Legal questions: impact of heat regulations
13 January 2017
Daryl Rivero and Louise Kellaway answer questions on the requirements of the Heat Networks (Metering and Billing) Regulations 2014
I am landlord of a multi-let property, including occupiers who have leased multiple floors, some of which are subleased. I understand the tenants and I are affected by the Heat Networks (Metering and Billing) Regulations 2014. What do we need to do before the December 2016 deadline?
The Heat Network (Metering and Billing) Regulations 2014 apply to both district heat networks and communal heating, but only the latter is covered here. There are both civil and criminal penalties for non-compliance, including unlimited fines.
You should first work out whether you are a supplier of communal heating, which you will be if all of the following apply:
- thermal energy is distributed around a single building as steam, hot water or chilled liquids from a central source
- this is for space or process heating, cooling or hot water
- you supply this heating, cooling and/or hot water to 2 or more final customers, who buy it for their own consumption.
If you are not sure whether the regulations apply, a useful place to start is the enforcement agency's guidance, such as the heat networks scope guidance and frequently asked questions. The government body named Regulatory Delivery took over as the enforcement agency on 1 April, so do consult its latest online guidance as well.
If I am a supplier of communal heating, what should I do?
- You must notify the Secretary of State, providing detailed information about each communal heating system you operate. The deadline for notification was 31 December 2015 or, for systems first operating after that date, on or before the first date of operation. Notifications must be renewed every 4 years. Regulatory Delivery has suggested that multiple heat suppliers arrange for the primary supplier – which will be you, if you are in charge of building services – to submit a notification that includes all the other heat suppliers' information.
- When a meter is being replaced, you must ensure, unless exemptions apply, that the replacement is a "suitable meter"; that is, it accurately measures, memorises and displays a final customer's consumption of heating, cooling or hot water.
- As of 31 December 2016, where it is cost-effective and technically feasible, you must ensure that suitable meters are installed to measure each final customer's heating, cooling or hot water consumption. Where these are installed, the heat supplier must ensure temperature control devices are fitted to enable each customer to control their consumption.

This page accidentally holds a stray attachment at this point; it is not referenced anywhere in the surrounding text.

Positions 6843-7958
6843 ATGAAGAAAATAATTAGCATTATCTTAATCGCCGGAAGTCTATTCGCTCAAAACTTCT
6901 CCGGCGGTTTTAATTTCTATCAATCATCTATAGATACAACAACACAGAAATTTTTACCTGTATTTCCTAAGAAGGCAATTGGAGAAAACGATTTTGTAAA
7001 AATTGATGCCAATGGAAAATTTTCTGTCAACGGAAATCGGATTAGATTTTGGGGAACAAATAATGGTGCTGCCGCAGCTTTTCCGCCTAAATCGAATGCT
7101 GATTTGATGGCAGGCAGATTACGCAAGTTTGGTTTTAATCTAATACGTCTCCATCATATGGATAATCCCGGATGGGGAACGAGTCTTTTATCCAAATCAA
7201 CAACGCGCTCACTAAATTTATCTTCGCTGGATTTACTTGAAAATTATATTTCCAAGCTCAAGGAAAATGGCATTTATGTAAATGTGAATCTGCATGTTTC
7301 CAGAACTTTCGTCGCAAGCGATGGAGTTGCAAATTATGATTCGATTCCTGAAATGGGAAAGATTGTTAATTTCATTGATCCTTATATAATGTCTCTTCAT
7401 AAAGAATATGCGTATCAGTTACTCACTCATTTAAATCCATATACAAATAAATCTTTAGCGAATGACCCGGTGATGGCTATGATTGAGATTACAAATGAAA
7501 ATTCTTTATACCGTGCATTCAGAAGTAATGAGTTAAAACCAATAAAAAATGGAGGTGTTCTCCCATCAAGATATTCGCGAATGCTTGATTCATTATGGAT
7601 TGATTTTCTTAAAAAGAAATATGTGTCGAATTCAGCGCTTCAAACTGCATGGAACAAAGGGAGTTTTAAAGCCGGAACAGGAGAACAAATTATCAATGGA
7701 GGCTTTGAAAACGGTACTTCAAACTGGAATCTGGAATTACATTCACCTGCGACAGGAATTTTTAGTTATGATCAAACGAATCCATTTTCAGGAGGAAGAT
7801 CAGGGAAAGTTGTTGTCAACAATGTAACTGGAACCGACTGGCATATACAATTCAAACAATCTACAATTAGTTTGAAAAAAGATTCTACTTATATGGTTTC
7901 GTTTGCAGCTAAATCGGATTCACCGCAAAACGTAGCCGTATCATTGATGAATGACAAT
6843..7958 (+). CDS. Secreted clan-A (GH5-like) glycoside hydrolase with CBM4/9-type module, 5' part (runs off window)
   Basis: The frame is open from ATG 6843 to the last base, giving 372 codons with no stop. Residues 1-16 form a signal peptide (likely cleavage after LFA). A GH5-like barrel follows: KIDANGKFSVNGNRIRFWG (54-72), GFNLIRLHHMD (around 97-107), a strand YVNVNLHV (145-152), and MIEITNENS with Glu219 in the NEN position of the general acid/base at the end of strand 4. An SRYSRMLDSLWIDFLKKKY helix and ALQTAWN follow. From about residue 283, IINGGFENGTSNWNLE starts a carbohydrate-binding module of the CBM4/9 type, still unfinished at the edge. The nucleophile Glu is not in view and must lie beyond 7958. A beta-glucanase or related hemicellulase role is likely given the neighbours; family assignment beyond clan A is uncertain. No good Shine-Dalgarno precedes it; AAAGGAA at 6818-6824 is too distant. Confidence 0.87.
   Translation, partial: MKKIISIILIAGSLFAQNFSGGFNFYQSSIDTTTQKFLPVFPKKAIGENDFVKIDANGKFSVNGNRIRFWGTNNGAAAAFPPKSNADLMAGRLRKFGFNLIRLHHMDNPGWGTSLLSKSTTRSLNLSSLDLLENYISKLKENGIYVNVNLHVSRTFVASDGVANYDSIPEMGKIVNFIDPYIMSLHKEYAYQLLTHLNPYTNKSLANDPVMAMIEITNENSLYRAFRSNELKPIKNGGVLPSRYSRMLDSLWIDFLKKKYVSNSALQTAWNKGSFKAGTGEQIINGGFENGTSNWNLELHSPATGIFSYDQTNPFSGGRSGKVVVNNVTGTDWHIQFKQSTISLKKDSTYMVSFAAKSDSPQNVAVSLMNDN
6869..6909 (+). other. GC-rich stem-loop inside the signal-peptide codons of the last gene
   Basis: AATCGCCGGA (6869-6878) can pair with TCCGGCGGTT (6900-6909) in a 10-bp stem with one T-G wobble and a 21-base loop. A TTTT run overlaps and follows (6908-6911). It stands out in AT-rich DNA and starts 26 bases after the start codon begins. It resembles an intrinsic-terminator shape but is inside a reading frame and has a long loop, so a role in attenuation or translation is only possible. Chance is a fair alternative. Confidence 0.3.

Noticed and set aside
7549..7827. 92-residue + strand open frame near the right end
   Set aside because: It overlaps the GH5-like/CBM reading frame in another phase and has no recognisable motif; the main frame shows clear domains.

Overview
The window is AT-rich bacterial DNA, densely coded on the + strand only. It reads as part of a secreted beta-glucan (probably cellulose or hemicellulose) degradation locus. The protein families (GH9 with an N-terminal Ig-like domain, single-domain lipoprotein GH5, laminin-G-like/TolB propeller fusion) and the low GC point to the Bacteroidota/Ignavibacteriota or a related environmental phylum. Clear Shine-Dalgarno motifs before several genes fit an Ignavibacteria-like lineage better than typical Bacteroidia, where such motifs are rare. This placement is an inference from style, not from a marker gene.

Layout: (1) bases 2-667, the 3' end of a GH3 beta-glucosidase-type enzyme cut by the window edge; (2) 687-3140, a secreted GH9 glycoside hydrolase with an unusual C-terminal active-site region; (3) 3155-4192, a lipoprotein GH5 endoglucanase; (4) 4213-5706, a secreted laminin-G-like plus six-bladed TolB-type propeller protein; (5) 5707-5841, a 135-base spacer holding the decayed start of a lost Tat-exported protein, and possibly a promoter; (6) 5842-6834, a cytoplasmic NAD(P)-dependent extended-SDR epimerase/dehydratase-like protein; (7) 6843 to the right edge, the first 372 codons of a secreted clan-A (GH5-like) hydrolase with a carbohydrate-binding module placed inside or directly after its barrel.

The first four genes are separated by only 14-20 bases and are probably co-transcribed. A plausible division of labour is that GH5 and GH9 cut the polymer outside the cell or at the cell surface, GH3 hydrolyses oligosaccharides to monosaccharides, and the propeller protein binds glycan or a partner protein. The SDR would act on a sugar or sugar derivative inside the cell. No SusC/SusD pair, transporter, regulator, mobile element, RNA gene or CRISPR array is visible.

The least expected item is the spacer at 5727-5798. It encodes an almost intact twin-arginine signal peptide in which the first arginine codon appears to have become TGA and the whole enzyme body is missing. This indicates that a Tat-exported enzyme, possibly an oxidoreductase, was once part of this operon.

- If it is not cost-effective or technically feasible to install suitable meters, a heat supplier may have to install alternative measuring equipment.
- Where you have to ensure that meters or heat cost allocators are installed, you must also ensure, unless exemptions apply, that all bills for the consumption of heating, cooling or hot water by a final customer are accurate, based on actual consumption and comply with standards in the regulations. You also have to give certain detailed billing information to each final customer.
- You may want to ensure that future leases or licences to occupy include wording that allows you access to the premises to comply with the regulations and recovery of your compliance costs – such as those for notifications, carrying out works and associated professional fees – from the occupier. You should also ensure you can charge occupiers for heating, cooling and hot water based on each final customer's actual consumption.
- You should check existing leases and licences to occupy as well. Regulatory Delivery has advised that even where an existing contractual arrangement does not provide for a heat supplier to bill the occupier for actual consumption of heating, cooling and/or hot water, the supplier must still comply with the regulations; you cannot use the existence of conflicting contractual arrangements as a defence if you breach these.
Can my tenants be heat suppliers too?
If you are a heat supplier and your tenant has sublet or licensed their premises to a number of final customers, then they will be both a final customer and a heat supplier.
In practice, a tenant's lease will probably not grant them the rights needed to carry out works to services or common parts to install meters or other equipment required by the regulations. They may thus only be able to comply if you, as superior landlord in control of building services, comply. However, the tenant is still subject to civil and criminal sanctions if they do not comply. Landlords and occupiers may therefore need to cooperate with each other to fulfil the regulatory requirements.
Are there any further points for my tenants?
When a tenant is granting a lease or licence to occupy, they should consider whether they will become a heat supplier as a result of the new occupation when they were not before.
This information is necessarily brief and is not intended to be an exhaustive statement of the law. It is essential that professional advice is sought before any decision is taken.
Daryl Rivero is a senior associate and Louise Kellaway is a professional support lawyer in the Real Estate Department of Stevens & Bolton LLP
Related competencies include: Property management – accounting
This feature was taken from the RICS Property journal (November 2016)